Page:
Even if your company’s website is perfectly fine and you are getting traffic and have a high page ranking, you may want to test the waters and see if you can improve your website’s statistics. The best way to do this is to do A/B testing. A/B testing lets you know if a different version of your website is better at drawing visitors than your current one. With classic A/B testing a company would send out two different versions of pamphlets to their direct mailing list. Half would get the old version and half would get a new version. This way the company could see which one brought in the most sales and generated the most interest. A/B testing these days holds true to the same principle, just with websites. This can be a super marketing tool, if done right. And, like with most things, there is a right and a wrong way to do it.

Don’t test too many variations at once

If you test too many different version of your company website, it will be very hard to narrow down which one did the best. The more versions of your website that you test, the larger you need your sample audience to be. And if you have way too many websites to test, you may not be able to get a sample size large enough to do your testing. It’s best to stick to two or three sites at a time so that you have more control and an easier time of testing.

Do know what you are testing for

Are you interested in increasing your sale or just getting more people to your website? Or maybe you want to know which version will entice the most page clicks per visit. Know what you are testing for before you start will make the process and the data analysis a lot easier.

Don’t change too many elements of the website

If you change the header, font, background color, add graphics and the new website gets some more hits it will be very hard to know exactly what element attracted the additional attention. This can become a huge issue if you are testing more than one new site and you are reusing some of the elements. If you are looking at completely overhauling your website this may not be totally bad. But if you just wanted to make one or two improvements this approach will make it next to impossible to know which ones to change.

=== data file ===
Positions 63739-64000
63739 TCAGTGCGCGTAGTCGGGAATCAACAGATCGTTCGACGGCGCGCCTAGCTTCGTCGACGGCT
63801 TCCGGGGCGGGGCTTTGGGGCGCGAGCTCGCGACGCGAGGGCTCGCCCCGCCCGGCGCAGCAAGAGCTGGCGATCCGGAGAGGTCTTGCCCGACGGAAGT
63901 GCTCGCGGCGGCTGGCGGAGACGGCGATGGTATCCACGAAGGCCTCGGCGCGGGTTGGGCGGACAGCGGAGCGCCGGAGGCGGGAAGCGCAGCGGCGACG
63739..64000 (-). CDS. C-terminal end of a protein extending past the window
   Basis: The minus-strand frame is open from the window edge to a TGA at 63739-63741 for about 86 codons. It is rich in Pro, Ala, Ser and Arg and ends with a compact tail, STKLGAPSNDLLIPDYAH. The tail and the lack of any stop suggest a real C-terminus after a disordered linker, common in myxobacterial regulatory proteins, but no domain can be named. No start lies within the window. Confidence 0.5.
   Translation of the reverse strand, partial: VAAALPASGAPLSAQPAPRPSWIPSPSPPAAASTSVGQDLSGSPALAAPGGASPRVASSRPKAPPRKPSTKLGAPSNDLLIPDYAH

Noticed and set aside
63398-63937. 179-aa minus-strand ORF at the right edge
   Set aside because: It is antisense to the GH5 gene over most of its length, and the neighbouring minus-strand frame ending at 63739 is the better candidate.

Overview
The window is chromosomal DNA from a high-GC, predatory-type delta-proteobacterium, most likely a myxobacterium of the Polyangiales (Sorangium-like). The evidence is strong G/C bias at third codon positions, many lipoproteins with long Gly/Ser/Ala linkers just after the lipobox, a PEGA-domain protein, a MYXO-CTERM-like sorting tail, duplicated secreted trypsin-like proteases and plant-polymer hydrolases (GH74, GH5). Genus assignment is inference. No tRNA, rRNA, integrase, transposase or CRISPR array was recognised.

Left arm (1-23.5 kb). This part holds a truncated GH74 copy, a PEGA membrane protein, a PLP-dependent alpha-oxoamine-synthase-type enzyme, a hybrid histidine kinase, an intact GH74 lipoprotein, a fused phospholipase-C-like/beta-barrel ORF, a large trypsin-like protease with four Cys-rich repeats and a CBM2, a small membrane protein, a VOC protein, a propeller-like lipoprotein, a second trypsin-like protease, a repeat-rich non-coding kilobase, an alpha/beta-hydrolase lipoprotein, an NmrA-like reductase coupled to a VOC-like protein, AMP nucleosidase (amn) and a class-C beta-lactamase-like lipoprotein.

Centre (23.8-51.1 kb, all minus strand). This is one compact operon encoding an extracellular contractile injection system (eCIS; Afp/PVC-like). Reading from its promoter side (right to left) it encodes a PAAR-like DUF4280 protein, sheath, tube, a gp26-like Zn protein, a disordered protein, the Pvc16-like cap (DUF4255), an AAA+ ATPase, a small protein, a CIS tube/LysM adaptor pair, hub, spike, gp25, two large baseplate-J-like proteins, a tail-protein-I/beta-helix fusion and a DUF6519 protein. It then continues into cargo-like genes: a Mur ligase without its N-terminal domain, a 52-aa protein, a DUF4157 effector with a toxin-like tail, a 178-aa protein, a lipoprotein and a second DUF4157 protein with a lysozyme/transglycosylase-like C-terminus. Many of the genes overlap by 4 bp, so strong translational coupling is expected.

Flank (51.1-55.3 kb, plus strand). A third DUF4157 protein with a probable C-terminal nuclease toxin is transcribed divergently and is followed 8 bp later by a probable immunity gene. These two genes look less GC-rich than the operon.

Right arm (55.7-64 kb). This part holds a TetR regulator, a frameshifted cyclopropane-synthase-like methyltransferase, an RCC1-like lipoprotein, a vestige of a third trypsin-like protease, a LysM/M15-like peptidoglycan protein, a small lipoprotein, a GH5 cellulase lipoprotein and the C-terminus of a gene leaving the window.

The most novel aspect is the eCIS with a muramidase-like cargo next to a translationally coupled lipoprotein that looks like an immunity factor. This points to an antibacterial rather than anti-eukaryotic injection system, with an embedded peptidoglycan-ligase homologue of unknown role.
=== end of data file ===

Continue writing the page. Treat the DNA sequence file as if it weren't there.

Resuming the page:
Test all the sites at the same time

Simultaneous testing is the key to A/B testing. If you direct everyone to the original site on Tuesday morning and then direct everyone to the new site on Wednesday night, even if the new site gets twice as many hits, the data will be inconclusive and unusable. Why? If more people are apt to surf the web on a Wednesday night rather than a Tuesday morning, it would only make sense that the new site would get more hits. For a true test you need to randomly direct visitors to one of the sites you are testing at teh same time.

Have a large enough sample size

If your sample size is too small, any data collected will be insignificant and unusable. Ideally you want to have as many people visiting your site as possible. The larger the sample size, the better your results and the more concrete the data collected will be. If you find that you aren’t getting a large enough sample of visitors, you will need to either run the A/B test for a longer period of time or test fewer sites.